Transnistria wants to be part of Russia

Statue of V. I. Lenin in Tiraspol, Transnistria
Statue of V. I. Lenin in Tiraspol, Transnistria

Separatist region of Transnistria has asked Russia to create conditions to allow it to become a part of the Russian state, Russian and Romanian media reported. A letter has been sent by the self proclaimed Parliament of Transnistria to the Russian Parliament, according to Russian newspaper Vedomosti. From Tiraspol,  the capital city of Transnistria, ITAR TASS reported that, according to a resolution, the Russian Duma is asked to pass a bill that “might offer a possibility of accession to Russia of the self-proclaimed Pridnestrovian Moldavian Republic” (Transnistria).

The resolution was adopted at a round-table meeting attended by deputies of the Dniester parliament and representatives of youth organizations, head of the local parliament’s press service Irina Kubanskikh told Itar-Tass on Tuesday.

Transnistria was a part of the Soviet Republic of Moldova, but it separated itself from the Chisinau Government in the 90s. This decision was followed by a civil war, with victims. Transnistria is not oficially recognized as a state, not even by Russia, but according to a Deutsche Welle report in December 2013, steps had been made in this direction.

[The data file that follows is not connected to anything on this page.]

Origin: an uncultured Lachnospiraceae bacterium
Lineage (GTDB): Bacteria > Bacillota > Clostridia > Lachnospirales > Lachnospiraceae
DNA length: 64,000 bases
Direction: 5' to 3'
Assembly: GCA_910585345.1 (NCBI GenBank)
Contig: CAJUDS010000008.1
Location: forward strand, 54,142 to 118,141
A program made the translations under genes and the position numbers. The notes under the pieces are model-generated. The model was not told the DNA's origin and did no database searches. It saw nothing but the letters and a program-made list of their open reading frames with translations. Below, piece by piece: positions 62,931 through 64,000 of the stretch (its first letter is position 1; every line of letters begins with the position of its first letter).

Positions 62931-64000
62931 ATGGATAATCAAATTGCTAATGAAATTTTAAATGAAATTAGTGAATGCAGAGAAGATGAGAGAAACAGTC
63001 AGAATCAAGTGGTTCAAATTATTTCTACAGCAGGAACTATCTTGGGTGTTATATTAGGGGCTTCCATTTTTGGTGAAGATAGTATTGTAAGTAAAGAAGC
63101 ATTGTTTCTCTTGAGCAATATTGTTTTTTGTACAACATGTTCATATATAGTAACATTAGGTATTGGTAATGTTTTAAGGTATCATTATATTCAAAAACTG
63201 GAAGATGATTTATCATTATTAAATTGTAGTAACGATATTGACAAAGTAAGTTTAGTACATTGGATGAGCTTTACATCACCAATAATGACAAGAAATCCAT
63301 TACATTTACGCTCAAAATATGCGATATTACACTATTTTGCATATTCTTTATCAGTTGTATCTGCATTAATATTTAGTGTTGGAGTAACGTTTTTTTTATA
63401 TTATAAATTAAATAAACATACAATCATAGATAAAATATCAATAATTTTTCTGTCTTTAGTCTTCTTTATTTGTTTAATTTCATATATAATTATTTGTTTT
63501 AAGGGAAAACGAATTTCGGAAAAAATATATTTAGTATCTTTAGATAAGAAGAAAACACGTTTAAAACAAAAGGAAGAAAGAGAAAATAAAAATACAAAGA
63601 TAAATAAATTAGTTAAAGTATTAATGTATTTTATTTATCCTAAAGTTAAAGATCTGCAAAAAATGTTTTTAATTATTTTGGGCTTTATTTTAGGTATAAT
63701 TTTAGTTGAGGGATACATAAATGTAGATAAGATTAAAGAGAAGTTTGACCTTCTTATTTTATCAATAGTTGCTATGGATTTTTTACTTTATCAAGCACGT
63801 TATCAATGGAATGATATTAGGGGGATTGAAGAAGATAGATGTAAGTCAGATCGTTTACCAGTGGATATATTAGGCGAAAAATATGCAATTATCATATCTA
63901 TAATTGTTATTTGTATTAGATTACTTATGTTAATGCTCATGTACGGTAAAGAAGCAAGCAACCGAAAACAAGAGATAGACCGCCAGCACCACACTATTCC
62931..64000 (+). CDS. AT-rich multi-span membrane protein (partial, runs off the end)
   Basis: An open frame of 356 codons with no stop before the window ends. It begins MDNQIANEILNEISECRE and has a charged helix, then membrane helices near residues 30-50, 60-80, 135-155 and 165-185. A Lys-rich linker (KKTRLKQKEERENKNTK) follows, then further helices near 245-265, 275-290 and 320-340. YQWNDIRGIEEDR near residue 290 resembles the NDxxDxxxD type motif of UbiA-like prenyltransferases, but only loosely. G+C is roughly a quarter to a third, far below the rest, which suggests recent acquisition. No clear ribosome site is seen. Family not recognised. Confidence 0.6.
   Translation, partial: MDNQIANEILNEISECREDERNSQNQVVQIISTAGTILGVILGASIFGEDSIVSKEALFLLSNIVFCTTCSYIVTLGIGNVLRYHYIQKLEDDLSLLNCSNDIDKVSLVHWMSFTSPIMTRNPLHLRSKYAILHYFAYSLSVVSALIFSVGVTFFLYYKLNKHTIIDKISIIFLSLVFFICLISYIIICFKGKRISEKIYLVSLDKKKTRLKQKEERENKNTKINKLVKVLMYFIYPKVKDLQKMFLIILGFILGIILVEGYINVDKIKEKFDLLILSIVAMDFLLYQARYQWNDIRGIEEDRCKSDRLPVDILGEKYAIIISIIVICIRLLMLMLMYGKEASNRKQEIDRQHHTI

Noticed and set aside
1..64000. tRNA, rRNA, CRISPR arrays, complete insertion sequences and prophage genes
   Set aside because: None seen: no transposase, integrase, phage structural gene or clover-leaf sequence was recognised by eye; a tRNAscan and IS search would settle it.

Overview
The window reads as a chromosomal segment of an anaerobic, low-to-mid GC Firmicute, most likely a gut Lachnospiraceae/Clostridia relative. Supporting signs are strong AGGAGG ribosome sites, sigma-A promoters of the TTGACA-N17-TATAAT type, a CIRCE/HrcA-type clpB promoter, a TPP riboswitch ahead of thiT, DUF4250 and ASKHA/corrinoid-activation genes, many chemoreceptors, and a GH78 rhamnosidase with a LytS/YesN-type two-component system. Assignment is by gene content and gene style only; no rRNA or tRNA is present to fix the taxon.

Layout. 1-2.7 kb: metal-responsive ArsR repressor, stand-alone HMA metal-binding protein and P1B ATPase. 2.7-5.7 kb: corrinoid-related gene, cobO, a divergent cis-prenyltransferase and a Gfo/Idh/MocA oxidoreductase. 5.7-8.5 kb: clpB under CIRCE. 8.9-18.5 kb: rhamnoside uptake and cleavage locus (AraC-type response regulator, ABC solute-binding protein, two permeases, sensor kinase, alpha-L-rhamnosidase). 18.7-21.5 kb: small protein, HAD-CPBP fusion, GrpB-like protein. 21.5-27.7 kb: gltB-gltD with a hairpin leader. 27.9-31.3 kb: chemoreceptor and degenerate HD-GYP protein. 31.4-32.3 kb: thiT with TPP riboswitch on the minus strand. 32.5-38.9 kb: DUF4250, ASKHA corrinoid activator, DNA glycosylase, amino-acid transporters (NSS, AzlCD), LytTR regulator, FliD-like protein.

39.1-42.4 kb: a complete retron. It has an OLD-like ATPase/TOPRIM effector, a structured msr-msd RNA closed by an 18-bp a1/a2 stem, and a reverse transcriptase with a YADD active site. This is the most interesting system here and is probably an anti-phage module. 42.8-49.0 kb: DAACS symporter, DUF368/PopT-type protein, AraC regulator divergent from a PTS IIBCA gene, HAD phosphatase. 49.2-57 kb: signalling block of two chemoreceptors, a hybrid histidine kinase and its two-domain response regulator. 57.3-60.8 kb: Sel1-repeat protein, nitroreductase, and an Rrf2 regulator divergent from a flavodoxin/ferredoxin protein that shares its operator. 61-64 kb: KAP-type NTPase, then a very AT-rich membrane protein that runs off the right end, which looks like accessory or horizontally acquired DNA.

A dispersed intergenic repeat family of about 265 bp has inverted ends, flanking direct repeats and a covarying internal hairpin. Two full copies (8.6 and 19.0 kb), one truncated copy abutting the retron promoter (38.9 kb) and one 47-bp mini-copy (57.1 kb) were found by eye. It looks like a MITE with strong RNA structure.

Transnistria is a Russian enclave located between Republic of Moldova (vastly Romanian speaking territory, former Romanian province) and Ukraine. Russia has kept troops in Transnistria, maintaining what is called by political analyst a “frozen conflict”.

Crisis Ukraine-Crimea can be follow by a new crisis regarding Republic of Moldova- Transnistria, analysts said. EU integration of R. Moldova is strongly backed by neighbouring Romania, with important steps being made last year and in the first months of 2014-R. Moldova has signed EU agreements and its citizens will be allowed to travel without visas in EU.



2 thoughts on “Transnistria wants to be part of Russia

  1. It begins to look as if Putin, unlike US presidents with their libraries, wants to leave a hegemonic legacy and he certainly profits from the surrounding states being weak and the EU and US indecisive.

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